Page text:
According to Boston University – Initiative on Cities – affectionately referred to as the Menino Survey – “Mayors generally believe the new federal Opportunity Zones program has targeted the right areas, nationally and in their own communities.

Community government is starting to take the lead in organizing their communities to take advantage of their tract designations and are confident in their ability to capitalize on the program. Mayors believe dedicated senior staff and an Opportunity Zone Investment program will be a key factor in making a census tract attractive and interesting.

– Roughly three quarters of cities in the survey sample had eligible census tracts, and two-thirds now have at least one designated opportunity zone, with an average of six per city

– 51% of mayors believe the Opportunity Zone program has effectively targeted areas of true economic need nationally

– 29% are unsure, suggesting a large minority are unaware or not yet confident the program is working as intended. [Figure 28]

– 65% of mayors agree that the tracts selected by their governor were either based on their own advice, or are comparable to what the mayor would have picked if they had been given the choice. [Figure 29]

– Mayors generally believe (79% of Democratic Mayors and 65% of Republican Mayors) that designations were driven by a desire on the part of governors to spread them across the state, and were responsive to mayors’ input. [Figure 33]

– Generally their degree of satisfaction with their own designations does not vary substantially by city size, partisanship of the mayor, or affluence of the community. [Figures 31-32]

– Mayors are generally NOT concerned that the program will lead to gentrification or residential displacement, including those leading more expensive cities, or that limited funds will ultimately be invested in their OZs. [Figure 35]

More than 50% believe the OZ program will have a large and positive impact on their local economy, with the greatest benefits conferred on outside investors but that small businesses and residents currently located in the zones will also greatly benefit. [Figures 36 and 39]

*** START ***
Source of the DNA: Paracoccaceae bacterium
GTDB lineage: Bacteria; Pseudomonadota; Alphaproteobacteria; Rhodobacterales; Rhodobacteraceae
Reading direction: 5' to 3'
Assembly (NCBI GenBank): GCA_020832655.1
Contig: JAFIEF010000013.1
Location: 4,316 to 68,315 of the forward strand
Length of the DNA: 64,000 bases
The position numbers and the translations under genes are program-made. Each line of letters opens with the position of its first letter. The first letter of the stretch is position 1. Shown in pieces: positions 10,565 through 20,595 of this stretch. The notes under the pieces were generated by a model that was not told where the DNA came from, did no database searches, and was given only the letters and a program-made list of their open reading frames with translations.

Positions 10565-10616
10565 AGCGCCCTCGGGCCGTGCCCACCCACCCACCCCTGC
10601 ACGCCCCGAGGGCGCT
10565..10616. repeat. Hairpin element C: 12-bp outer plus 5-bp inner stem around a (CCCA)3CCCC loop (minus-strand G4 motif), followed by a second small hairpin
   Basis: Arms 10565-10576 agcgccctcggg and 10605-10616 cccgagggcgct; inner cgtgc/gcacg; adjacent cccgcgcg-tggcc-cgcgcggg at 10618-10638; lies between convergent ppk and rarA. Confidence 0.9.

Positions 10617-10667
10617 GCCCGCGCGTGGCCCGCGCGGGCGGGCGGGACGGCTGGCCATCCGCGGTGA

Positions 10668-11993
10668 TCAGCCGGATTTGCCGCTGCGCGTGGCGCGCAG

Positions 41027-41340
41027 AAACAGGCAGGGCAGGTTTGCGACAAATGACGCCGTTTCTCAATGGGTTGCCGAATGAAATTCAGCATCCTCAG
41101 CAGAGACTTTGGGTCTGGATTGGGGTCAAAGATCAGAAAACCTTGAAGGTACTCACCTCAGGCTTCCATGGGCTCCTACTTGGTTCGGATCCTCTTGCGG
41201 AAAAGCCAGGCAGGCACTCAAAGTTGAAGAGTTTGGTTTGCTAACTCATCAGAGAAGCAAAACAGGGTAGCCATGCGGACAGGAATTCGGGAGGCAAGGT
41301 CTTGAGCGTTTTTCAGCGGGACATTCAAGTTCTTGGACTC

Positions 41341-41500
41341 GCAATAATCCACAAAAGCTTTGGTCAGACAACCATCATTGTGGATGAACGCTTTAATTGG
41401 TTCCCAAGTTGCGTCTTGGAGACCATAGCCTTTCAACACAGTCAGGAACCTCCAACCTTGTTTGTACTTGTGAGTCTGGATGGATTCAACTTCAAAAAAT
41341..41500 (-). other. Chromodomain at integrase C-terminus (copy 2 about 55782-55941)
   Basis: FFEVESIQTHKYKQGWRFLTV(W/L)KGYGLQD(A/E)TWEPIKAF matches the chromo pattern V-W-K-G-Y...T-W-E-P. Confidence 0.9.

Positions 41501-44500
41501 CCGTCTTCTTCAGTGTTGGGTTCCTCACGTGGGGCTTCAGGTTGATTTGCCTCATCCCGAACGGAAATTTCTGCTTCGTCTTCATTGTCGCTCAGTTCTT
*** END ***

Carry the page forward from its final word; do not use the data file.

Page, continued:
– The vast majority (75%) of mayors believe they have the capacity and power to maximize the benefits of their zones. Mayors believe the main mechanisms to maximize the benefits are: dedicated senior staff in city hall (54%) and an Opportunity Zone Investment brochure that outlines their community’s priorities and specific opportunities and assets (50%) and 34% believe supplemental monetary incentives will also be important. [Figures 37 and 41]

– 71% say the economic development director or city administrator is taking the lead in organizing the community to capitalize on the designations. [Figure 42]

– When it comes to their own role, 43% of mayors believe their job is to serve as an advocate for their city and its zones, and promote them to investors. [Figure 43]

Some very interesting numbers at a time when some national publications are saying the program is not working. While some zones may not be in the right spot or more difficult to develop or in the path of development already, they all needed to be part of the 2010 HUD census data for low income areas. Worth taking a read of the survey if you have the time and interest. Good stuff in there – well done BU!

If you have any questions or comments, please do not hesitate to contact me or my colleagues at the firm working in our Opportunity Zone team.

https://www.surveyofmayors.com/reports/Menino-Survey-of-Mayors-2019-Final-Report.pdf

-Brad A. Molotsky, Duane Morris, LLP

Belpointe REIT OZ Fund is now trading on the OTCQX

As we beckon in the New Year and a new decade, Belpointe REIT recently announced that it has started trading on the OTCQX (the OTC) under the symbol “BELP.”